[arin-ppml] 2014-2 8.4 Anti-flip Language

Owen DeLong owen at delong.com
Mon Feb 24 20:46:46 EST 2014


On Feb 24, 2014, at 5:23 PM, George Herbert <george.herbert at gmail.com> wrote:

> I object to the viewpoint that we should use policy to confuse things so that IPv6 is more attractive sooner.  There are systemic risks with IPv4 runout and inflexibility prior to IPv6 being fully baked in the works-for-everyone sense.  The time to have made those adjustments was 2008 or so, not now.

I don’t believe that is what Bill suggested. I believe he stated that mucking with policy to make the market artificially attractive would harm the transition process.

> If we're going to go back to recent history for economic lessons, the Fed letting Lehman Brothers crash is a good one.  They were trying to make a couple of points, too, but the collateral damage nearly caused a depression…

IMHO, failing to let a number of the others collapse and not dismantling those that were propped up was the bigger mistake.

Owen

> 
> 
> On Mon, Feb 24, 2014 at 5:14 PM, Owen DeLong <owen at delong.com> wrote:
> This, too.
> 
> Owen
> 
> On Feb 24, 2014, at 6:33 AM, Bill Darte <billdarte at gmail.com> wrote:
> 
>> I'll not answer for Owen, but your question prompts me to say that the transfer market is not a goodness.  It was, in my mind, a reasonable yet distasteful stop gap on the way toward a once again more unified protocol environment...to wit.. IPv6.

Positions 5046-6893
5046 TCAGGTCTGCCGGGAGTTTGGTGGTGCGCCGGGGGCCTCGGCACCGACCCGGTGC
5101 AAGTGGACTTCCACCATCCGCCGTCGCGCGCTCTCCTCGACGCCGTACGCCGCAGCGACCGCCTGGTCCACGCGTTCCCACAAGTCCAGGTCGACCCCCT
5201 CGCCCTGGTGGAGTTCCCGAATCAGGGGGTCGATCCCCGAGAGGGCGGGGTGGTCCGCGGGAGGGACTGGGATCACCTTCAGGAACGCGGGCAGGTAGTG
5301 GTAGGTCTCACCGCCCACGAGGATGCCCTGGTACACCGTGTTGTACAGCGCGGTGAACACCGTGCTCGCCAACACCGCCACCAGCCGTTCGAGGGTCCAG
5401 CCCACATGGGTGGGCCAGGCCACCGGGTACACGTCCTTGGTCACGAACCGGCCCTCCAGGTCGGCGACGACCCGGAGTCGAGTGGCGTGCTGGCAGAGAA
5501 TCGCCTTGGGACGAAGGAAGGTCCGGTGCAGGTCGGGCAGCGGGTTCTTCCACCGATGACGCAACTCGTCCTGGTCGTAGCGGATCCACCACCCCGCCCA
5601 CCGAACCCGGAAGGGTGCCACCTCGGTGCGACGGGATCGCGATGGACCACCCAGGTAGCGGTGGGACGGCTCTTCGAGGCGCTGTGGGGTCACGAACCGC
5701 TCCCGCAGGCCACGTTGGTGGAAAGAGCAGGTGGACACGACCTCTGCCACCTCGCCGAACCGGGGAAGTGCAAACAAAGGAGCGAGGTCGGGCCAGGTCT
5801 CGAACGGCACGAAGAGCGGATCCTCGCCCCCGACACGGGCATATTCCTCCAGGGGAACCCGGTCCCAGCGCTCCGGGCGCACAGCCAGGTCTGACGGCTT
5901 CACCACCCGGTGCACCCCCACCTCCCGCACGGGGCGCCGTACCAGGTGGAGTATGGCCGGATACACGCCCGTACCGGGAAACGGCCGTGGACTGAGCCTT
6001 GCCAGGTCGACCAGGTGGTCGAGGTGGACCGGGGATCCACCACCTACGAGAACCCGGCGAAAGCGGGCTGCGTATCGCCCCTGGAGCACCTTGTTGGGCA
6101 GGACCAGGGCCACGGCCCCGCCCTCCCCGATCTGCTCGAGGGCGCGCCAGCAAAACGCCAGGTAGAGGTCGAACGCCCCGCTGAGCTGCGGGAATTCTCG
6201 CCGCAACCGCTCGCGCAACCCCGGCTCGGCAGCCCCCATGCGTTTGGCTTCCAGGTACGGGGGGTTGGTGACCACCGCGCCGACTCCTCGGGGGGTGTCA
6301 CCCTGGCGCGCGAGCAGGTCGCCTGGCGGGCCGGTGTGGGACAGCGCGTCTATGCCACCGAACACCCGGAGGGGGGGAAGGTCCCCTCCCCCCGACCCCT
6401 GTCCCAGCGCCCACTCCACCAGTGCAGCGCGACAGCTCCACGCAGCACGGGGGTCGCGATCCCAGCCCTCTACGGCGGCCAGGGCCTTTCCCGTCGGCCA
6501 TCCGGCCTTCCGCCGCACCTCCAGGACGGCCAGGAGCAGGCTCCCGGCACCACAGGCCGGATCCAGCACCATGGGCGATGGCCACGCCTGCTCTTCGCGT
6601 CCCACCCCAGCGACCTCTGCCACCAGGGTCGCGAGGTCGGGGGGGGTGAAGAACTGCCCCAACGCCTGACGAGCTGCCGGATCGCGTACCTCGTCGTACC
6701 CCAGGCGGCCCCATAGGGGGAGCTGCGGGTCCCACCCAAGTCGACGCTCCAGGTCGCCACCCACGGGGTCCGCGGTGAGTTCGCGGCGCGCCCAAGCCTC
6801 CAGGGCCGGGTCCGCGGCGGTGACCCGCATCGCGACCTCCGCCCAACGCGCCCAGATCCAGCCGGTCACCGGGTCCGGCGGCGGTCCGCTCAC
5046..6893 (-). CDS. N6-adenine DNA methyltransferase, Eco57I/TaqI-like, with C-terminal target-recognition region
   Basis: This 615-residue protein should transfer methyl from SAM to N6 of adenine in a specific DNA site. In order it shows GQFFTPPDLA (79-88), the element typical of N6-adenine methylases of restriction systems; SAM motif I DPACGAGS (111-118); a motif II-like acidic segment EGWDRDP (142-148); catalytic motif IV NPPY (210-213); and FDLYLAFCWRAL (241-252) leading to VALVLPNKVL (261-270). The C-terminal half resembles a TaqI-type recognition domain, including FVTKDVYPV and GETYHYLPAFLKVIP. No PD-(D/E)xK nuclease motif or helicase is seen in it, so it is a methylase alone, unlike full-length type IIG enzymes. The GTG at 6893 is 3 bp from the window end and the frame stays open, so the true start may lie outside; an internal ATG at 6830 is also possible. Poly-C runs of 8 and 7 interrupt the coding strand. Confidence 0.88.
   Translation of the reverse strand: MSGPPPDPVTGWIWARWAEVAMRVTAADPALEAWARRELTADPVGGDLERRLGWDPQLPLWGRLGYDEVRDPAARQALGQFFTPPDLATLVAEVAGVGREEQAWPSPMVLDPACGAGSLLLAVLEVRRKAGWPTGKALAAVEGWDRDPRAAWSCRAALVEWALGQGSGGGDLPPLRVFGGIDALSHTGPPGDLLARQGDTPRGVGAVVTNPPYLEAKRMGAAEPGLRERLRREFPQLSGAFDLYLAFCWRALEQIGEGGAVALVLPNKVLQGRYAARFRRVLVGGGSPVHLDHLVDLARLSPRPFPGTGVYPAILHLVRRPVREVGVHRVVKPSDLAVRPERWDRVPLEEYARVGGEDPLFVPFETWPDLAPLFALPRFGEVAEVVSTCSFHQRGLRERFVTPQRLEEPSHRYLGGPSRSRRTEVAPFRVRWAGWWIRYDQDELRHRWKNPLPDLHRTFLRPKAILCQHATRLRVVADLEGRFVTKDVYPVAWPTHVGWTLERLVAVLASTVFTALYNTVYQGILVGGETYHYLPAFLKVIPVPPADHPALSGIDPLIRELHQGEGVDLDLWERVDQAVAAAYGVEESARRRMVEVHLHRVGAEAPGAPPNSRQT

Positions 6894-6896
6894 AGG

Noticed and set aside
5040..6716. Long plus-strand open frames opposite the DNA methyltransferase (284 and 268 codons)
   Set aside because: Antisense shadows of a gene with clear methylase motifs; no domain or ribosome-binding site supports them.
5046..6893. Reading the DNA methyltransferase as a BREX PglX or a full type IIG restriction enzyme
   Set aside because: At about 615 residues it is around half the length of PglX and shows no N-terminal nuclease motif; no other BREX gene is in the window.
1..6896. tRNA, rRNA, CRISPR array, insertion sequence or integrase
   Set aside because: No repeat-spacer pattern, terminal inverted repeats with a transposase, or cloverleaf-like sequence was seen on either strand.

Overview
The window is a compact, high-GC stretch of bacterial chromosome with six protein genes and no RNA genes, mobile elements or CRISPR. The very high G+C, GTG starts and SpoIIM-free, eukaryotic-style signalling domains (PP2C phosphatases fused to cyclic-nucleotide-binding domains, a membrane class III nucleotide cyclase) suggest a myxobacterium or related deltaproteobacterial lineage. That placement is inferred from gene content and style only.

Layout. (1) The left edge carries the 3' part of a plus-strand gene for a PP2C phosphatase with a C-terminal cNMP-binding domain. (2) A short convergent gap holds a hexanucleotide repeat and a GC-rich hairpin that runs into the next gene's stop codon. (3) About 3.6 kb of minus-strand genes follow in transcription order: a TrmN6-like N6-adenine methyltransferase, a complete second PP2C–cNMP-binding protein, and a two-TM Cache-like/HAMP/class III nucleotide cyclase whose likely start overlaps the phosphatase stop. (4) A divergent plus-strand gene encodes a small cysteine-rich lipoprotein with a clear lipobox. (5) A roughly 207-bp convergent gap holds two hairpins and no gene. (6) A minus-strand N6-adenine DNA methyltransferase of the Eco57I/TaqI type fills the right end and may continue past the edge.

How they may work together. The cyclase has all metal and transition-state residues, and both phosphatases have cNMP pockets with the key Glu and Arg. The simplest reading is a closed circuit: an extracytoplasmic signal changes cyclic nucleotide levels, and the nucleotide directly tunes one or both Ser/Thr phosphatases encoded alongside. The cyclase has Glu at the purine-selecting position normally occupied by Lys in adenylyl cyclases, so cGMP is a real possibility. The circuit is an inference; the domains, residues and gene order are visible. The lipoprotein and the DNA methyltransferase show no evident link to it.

>> 
>> My market theory suggest that transfer market at its free-est and most open deters and confuses the way forward.  The purpose of standards is to eliminate confusion and choices which require understanding investment options and application consequences.  While standards have their downside, one of them is not those elements of marketplace choice.  
>> 
>> The more options existing the more confused.  Investment=legacy.  End-users must predict and interpret, making decisions that may come back to haunt. Developers delay their innovation in order to better understand whether they're investing in a blind technology. Transport providers must deploy and support more complicated configurations with their limited funds, inevitably satisfying some an thwarting others.
>> 
>> Would that the transfer market and all efforts to prolong IPv4 come to an end quickly IMO.
>> 
>> End of soapbox
>> 
>> bd
>> 
>> 
>> On Mon, Feb 24, 2014 at 7:13 AM, John Curran <jcurran at arin.net> wrote:
>> On Feb 24, 2014, at 5:20 AM, Owen DeLong <owen at delong.com> wrote:
>> 
>> > On Feb 23, 2014, at 6:32 PM, David Farmer <farmer at umn.edu> wrote:
>> >> ...
>> >> I've been thinking about this maybe the restrictions for anti-flipping don't belong in section 8 at all.  Maybe they belong in section 4 as they are intended to protect the ARIN IPv4 free pool.
>> >
>> > I disagree. I don’t want to see flipping become a tool for speculation in the market post-exhaustion, any more than I want to see it become a tool for draining the free pool. In fact, I think that the former might be significantly more harmful than the latter at this point.
>> 
>> Owen -
>> 
>>   Could you elaborate your thoughts regarding the harm that might occur?
>> 
>>   I believe that folks understand risks associated with sudden/unexpected IPv4 free
>>   pool depletion, but you are suggesting that liquidity itself in the IPv4 transfer
>>   market is harmful.  As that is neither obvious nor aligned with most market theory,
>>   it would be best for you to elaborate your thoughts some on that aspect.
>> 
>> Thanks!
>> /John
>> 
>> John Curran
>> President and CEO
>> ARIN
>> 
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> 
> 
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> 
> -- 
> -george william herbert
> george.herbert at gmail.com

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